(WAFB) - As 2016 comes to a close, many people will begin the New Year with one resolution that consistently appears on the top of people's lists, and that's to stop smoking.
Louisiana currently ranks 43 (up three spots from 2015) of 50 state for tobacco use, according to the 2016 America's Health Rankings Report from the United Health Foundation. Currently, 21.9 percent of the state's adult population smokes cigarettes. In the U.S., 17.5 percent of adults smoke. Also, Louisiana's overall health ranking is low, at 49 out of 50.
"In spite of a smoking ban in Orleans Parish, an increased cigarette tax and HUD mandating that public housing go smoke-free beginning in 2017, Louisiana citizens continue to smoke in larger than average numbers. To that end, the Trust continues to help people face their challenges by offering eligible smokers free products and services that could help them kick the addiction. To date, the Smoking Cessation Trust has enrolled nearly 64,000 members," said Mike Rogers, CEO of Smoking Cessation Trust Management Services.
In addition to helping restore smokers' health, the Smoking Cessation Trust can help smokers save hundreds of dollars annually, as smoking becomes more and more expensive. Louisiana residents who smoked cigarettes before September 1, 1998 and who are approved for inclusion in the Trust program receive free services, including cessation medications, nicotine replacement therapy, individual/group cessation counseling, telephone support line, and/or intensive cessation support services.
As 2017 approaches, the Centers for Disease Control & Prevention (CDC) offers the following tips to quite smoking:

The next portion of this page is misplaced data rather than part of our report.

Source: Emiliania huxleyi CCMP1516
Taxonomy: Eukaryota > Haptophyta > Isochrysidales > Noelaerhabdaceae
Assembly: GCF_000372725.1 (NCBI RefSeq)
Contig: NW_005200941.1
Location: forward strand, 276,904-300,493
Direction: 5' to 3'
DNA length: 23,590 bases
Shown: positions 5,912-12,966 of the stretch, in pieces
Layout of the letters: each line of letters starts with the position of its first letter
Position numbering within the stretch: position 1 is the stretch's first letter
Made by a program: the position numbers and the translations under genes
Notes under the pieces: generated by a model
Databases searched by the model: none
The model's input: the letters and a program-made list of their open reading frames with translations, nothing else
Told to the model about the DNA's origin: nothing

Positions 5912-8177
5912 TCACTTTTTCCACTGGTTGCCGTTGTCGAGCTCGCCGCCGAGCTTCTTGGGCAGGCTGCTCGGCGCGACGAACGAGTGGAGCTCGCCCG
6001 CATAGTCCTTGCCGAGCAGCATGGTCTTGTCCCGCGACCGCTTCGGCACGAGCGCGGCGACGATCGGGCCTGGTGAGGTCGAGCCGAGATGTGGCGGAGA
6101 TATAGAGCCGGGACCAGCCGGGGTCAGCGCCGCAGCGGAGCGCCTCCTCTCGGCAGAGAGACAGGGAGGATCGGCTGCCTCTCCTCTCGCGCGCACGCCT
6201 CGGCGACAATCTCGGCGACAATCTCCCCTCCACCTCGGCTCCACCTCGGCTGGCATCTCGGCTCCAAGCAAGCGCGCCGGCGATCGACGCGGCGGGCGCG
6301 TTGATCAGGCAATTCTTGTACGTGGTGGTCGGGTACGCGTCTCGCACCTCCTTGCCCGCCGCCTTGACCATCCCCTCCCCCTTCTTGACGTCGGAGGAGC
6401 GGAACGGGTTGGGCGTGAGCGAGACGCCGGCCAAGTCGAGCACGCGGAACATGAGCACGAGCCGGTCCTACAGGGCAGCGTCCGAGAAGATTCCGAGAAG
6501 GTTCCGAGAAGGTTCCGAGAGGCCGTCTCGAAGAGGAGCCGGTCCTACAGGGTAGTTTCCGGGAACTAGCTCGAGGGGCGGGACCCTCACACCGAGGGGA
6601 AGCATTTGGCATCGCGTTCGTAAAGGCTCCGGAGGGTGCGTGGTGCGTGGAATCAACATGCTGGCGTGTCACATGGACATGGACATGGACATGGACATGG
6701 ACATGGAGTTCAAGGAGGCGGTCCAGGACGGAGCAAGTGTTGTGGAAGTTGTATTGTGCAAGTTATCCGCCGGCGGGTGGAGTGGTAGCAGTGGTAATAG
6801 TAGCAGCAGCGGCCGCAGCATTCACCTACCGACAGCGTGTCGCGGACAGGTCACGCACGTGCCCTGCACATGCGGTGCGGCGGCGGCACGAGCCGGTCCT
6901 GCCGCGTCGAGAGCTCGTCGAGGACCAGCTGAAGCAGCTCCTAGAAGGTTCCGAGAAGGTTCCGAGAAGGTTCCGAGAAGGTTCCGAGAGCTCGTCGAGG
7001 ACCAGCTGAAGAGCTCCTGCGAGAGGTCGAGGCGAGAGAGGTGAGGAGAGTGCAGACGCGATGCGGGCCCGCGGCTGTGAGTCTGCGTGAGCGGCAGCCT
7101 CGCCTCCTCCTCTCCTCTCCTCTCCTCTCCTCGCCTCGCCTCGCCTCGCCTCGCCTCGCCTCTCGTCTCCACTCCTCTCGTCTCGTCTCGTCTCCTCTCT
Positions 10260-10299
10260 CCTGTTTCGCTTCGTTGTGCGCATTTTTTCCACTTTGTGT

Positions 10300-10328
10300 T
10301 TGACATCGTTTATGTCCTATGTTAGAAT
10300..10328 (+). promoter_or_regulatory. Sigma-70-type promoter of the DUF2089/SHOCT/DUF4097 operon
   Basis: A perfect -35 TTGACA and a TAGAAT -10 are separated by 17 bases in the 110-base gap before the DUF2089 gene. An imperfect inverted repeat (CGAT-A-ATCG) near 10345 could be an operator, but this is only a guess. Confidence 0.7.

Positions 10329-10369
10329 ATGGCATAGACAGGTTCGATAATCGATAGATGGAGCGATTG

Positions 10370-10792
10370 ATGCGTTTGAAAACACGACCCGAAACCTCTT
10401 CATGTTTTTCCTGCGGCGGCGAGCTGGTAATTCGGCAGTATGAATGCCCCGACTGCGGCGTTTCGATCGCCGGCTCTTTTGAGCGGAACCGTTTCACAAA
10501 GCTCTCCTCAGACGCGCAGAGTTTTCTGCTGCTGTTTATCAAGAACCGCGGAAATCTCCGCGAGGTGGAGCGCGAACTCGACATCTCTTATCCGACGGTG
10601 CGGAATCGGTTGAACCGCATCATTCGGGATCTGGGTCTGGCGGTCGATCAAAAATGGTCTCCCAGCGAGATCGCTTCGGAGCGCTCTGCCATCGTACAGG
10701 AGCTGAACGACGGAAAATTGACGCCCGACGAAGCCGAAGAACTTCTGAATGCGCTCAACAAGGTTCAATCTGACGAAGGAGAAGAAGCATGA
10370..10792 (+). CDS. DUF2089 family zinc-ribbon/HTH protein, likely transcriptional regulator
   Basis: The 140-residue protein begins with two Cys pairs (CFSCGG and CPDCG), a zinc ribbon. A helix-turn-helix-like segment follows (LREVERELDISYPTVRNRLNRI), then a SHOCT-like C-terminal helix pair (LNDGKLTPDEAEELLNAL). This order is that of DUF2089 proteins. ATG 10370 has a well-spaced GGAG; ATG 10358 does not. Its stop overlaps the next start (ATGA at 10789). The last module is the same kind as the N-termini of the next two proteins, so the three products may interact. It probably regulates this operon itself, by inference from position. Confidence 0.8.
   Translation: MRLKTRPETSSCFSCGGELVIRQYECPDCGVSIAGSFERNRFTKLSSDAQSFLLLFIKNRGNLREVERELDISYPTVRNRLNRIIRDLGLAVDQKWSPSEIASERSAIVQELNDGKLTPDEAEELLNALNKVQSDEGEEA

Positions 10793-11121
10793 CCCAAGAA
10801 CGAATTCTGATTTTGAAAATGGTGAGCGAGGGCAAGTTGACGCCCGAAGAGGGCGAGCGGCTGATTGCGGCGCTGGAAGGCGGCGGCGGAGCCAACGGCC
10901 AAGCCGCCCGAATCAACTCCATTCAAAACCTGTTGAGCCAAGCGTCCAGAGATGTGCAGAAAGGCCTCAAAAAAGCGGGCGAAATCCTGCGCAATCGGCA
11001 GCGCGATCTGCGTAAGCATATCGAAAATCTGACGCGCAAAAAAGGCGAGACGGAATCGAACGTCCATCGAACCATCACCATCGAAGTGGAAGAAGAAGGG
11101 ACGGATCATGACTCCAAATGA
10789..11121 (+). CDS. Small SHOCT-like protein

- Set a Quit Date: Pick a date to stop smoking. This will give you time to prepare. Avoid choosing a day when you know you'll be busy or stressed, or tempted to smoke.
- Tell Family and Friends that You are Trying to Quit: Telling family, friends, a coworkers that you are trying to quit can increase the chance's of success. By sharing your goal with others, you can receive the support you need from family and friends.
- Plan for Challenges while Quitting: Stopping smoking is about more than just dealing with nicotine cravings. Many smokers must also work through habitual tendencies surrounding cigarette use. Going to a group workshop can help teach smokers how to work through cravings triggered by stress, boredom, or nervousness. Many hospital offer cessation counseling.
- Remove Cigarettes and other Tobacco from Your Home, Car, and Job: Removing things that remind you of smoking will get you ready to quit. A few tips include:
- Throw away all cigarettes, matches, lighters, and ashtrays, includes the ones in your car.
- Don't save a pack "just in case." Keeping even just one pack makes it easier to start smoking again.
- Remove the smell of cigarettes from your life by cleaning your clothes and car.
- Have your dentist clean your teeth to get rid of stains from smoking. Your teeth will look great, and when you quit, they will stay that way.
- Talk with Your Doctor about Nicotine Replacement Therapy of Pharmaceutical Help: Smokers should discuss cessation therapies with their doctor. The Smoking Cessation Trust provides access to all recommended cessation methods. Knowing an individual's medical history, a doctor can suggest pharmaceuticals or a nicotine replacement therapy that will work best. Doctors can also speak to the benefits of quitting and what to expect.
For more information, to see testimonials of former smokers, or to sign up for the Smoking Cessation Trust, visit www.smokefreela.org, or call 504-529-5665 or toll free at 1-855-259-6346.